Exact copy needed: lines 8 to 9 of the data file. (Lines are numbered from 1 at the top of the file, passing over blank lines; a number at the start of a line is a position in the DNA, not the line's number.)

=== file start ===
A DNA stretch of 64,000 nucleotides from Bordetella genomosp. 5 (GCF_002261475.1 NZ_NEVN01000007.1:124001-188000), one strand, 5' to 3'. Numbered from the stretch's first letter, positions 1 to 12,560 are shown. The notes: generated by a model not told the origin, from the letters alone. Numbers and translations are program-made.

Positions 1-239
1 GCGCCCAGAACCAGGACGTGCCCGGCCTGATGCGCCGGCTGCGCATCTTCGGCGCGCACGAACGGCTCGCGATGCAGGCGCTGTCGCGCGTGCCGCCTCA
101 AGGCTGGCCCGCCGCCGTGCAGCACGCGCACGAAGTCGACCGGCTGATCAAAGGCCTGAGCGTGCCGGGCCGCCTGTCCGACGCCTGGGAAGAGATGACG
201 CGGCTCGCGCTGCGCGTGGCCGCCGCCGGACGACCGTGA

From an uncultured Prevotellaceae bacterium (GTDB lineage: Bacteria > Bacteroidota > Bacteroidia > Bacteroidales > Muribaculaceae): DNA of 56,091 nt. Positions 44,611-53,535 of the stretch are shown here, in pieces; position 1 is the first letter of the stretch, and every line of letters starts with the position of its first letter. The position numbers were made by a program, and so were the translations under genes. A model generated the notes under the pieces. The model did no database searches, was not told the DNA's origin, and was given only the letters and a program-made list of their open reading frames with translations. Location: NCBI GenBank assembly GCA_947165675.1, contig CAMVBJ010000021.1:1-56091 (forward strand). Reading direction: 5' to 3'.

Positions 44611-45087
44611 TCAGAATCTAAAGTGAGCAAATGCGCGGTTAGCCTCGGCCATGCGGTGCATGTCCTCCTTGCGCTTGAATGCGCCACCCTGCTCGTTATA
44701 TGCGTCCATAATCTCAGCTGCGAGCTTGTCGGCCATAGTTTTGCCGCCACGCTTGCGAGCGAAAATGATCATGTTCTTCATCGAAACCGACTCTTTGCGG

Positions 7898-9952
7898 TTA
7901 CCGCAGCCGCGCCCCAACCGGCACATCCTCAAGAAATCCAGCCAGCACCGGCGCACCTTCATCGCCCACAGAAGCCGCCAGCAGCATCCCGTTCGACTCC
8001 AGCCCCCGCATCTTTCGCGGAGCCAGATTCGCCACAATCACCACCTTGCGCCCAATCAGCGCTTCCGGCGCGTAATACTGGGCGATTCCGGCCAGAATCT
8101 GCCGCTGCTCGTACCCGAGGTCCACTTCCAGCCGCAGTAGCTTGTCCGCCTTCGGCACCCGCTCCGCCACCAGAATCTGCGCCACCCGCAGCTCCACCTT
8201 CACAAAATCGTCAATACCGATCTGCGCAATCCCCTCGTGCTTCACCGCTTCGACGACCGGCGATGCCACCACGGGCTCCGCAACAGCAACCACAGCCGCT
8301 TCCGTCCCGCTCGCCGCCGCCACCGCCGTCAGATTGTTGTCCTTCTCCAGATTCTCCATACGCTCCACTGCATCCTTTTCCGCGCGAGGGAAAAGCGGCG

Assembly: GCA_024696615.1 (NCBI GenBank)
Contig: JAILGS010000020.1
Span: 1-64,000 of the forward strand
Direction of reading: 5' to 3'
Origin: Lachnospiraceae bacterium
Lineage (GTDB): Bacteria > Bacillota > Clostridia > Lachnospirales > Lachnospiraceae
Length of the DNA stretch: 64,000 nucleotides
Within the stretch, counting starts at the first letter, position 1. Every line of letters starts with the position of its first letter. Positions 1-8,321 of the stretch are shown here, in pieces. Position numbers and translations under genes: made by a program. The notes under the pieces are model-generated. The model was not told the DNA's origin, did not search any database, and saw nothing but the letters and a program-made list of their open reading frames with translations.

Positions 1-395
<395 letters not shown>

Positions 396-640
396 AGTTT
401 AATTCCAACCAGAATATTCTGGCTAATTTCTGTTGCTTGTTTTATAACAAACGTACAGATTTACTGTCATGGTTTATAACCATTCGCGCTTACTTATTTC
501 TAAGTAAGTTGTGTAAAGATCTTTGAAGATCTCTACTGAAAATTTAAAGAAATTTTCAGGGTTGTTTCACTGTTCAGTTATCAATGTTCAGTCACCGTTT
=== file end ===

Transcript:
44611 TCAGAATCTAAAGTGAGCAAATGCGCGGTTAGCCTCGGCCATGCGGTGCATGTCCTCCTTGCGCTTGAATGCGCCACCCTGCTCGTTATA
44701 TGCGTCCATAATCTCAGCTGCGAGCTTGTCGGCCATAGTTTTGCCGCCACGCTTGCGAGCGAAAATGATCATGTTCTTCATCGAAACCGACTCTTTGCGG